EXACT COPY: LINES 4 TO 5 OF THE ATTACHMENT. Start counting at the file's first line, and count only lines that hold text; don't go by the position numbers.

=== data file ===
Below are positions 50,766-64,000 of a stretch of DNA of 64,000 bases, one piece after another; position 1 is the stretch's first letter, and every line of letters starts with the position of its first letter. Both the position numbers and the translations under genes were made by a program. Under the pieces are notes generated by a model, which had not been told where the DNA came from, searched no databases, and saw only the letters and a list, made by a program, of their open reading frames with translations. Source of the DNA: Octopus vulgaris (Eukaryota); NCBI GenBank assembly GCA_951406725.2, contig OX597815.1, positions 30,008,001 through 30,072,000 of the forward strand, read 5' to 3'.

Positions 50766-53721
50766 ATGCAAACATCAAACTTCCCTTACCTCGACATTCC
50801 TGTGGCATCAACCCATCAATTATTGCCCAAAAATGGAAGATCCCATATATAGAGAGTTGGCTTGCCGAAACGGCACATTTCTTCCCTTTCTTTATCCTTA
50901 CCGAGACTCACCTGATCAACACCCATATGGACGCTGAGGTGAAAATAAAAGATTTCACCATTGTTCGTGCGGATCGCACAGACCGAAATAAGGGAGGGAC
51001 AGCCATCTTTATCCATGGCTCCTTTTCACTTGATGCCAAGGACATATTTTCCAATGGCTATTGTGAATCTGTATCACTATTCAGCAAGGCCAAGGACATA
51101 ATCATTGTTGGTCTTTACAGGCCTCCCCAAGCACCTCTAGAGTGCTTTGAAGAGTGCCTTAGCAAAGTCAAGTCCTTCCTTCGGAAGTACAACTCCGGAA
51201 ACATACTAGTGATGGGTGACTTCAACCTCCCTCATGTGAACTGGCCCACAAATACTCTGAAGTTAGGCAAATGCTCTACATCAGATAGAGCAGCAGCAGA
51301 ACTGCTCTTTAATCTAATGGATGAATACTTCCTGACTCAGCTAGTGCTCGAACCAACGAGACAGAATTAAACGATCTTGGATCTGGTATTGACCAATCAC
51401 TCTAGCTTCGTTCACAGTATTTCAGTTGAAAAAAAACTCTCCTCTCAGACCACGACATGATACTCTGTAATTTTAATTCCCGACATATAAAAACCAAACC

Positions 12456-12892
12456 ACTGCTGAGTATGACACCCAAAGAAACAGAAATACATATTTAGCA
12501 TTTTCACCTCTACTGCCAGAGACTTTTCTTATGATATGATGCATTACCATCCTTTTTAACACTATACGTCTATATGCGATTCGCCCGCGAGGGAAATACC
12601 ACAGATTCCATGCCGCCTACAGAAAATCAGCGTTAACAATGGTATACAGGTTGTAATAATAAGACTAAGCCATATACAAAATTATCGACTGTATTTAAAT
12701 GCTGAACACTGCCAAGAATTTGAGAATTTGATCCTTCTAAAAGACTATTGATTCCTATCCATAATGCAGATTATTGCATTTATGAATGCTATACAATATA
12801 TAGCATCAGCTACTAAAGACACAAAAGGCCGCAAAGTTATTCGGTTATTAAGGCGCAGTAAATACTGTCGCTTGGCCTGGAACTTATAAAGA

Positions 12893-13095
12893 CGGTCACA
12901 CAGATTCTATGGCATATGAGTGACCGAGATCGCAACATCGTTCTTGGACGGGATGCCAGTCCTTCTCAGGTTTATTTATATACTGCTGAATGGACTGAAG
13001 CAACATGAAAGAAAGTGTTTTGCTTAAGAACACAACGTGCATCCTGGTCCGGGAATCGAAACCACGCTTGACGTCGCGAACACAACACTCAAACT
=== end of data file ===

50801 TGTGGCATCAACCCATCAATTATTGCCCAAAAATGGAAGATCCCATATATAGAGAGTTGGCTTGCCGAAACGGCACATTTCTTCCCTTTCTTTATCCTTA
50901 CCGAGACTCACCTGATCAACACCCATATGGACGCTGAGGTGAAAATAAAAGATTTCACCATTGTTCGTGCGGATCGCACAGACCGAAATAAGGGAGGGAC